You've heard of "you break it, you buy it," but what about "you touch it, you buy it?"
A new study suggests that just fingering an item on a store shelf can create an attachment that makes you willing to pay more for it.
Previous studies have shown that many people begin to feel ownership of an item — that it "is theirs" — before they even buy it. But this study, conducted by researchers at Ohio State University, is the first to show "mine, mine, mine" feelings can begin in as little as 30 seconds after first touching an object.
Participants in the study were shown an inexpensive coffee mug, and were allowed to hold it either for 10 seconds or 30 seconds. They were then allowed to bid for the mug in either a closed (where bids could not be seen) or open (where they could be seen) auction. The participants were told the retail value of the mug before bidding began ($3.95 in the closed auction; $4.95 in the open auction).
The study, detailed in the August 2008 issue of the journal Judgment and Decision Making, found that on average, people who held the mug for longer bid more for it — $3.91 to $2.44 in the case of the open auction and $3.07 to $2.24 in the closed. In fact, people who held the mug for 30 seconds bid more than the retail price four out of seven times.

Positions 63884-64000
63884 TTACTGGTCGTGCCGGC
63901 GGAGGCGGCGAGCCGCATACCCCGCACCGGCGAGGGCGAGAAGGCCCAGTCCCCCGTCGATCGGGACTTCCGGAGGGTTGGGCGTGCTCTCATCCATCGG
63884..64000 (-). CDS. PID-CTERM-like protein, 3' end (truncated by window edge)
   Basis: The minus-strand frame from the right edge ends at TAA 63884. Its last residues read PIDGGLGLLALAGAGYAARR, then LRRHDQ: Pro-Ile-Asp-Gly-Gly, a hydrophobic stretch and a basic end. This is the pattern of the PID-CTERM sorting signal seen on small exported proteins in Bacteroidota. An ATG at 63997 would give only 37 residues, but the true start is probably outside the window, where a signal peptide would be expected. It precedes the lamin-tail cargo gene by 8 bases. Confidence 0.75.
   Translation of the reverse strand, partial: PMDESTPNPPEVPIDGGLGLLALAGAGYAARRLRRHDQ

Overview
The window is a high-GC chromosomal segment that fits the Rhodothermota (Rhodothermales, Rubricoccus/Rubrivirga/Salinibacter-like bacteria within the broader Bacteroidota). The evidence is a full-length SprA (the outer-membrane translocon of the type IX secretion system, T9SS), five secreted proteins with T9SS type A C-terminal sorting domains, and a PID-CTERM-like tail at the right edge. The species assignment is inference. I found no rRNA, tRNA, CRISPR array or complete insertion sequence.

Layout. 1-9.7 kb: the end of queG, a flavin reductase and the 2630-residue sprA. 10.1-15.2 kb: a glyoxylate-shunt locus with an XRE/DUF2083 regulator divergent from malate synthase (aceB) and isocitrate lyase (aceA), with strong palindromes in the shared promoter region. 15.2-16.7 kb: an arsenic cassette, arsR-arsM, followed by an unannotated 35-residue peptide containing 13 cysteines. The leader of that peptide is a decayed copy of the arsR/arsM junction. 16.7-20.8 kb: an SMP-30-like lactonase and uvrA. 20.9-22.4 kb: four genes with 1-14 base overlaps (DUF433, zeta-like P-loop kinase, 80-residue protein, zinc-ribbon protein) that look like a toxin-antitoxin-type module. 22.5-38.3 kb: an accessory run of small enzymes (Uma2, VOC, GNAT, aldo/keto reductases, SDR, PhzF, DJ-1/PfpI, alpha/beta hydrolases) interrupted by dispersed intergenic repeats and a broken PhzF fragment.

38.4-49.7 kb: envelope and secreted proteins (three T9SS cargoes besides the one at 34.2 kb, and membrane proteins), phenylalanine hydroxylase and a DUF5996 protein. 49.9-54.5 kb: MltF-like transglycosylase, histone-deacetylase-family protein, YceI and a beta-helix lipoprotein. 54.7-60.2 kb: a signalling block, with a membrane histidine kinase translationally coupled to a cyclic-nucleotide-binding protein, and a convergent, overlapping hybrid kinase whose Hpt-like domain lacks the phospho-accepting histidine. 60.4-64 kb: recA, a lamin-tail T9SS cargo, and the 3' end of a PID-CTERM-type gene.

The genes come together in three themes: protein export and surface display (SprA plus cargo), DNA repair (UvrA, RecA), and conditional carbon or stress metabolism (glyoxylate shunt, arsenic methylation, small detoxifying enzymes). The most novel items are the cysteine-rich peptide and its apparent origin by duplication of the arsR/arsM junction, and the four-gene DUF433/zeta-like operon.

"The amazing part of this study is that people can become almost immediately attached to something as insignificant as a mug," said study leader James Wolf, who began the work while he was a graduate student at Ohio State. "By simply touching the mug and feeling it in their hands, many people begin to feel like the mug is, in fact, their mug. Once they begin to feel it is theirs, they are willing to go to greater lengths to keep it."
Retailers have been using the try-then-buy tactic for years, said Wolf, who is now an assistant professor of information systems at Illinois State University. For example, car dealers routinely send prospective buyers out on test drives, and pet shop owners encourage people to play with the puppies in the window.
Understanding the attachment this tactic can create could make consumers aware of their own susceptibility, Wolf said.
When testing out new cars, for example, and "going in there knowing that you are going to feel like raising your price, maybe you can be better prepared not to make a hasty purchase that you'll regret later on," he said.
The study was funded by Ohio State's Jensen-Wallin-Young Fund and by Illinois State's Caterpillar Scholars Fund.
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Andrea Thompson is an associate editor at Scientific American, where she covers sustainability, energy and the environment. Prior to that, she was a senior writer covering climate science at Climate Central and a reporter and editor at Live Science, where she primarily covered Earth science and the environment. She holds a graduate degree in science health and environmental reporting from New York University, as well as a bachelor of science and and masters of science in atmospheric chemistry from the Georgia Institute of Technology.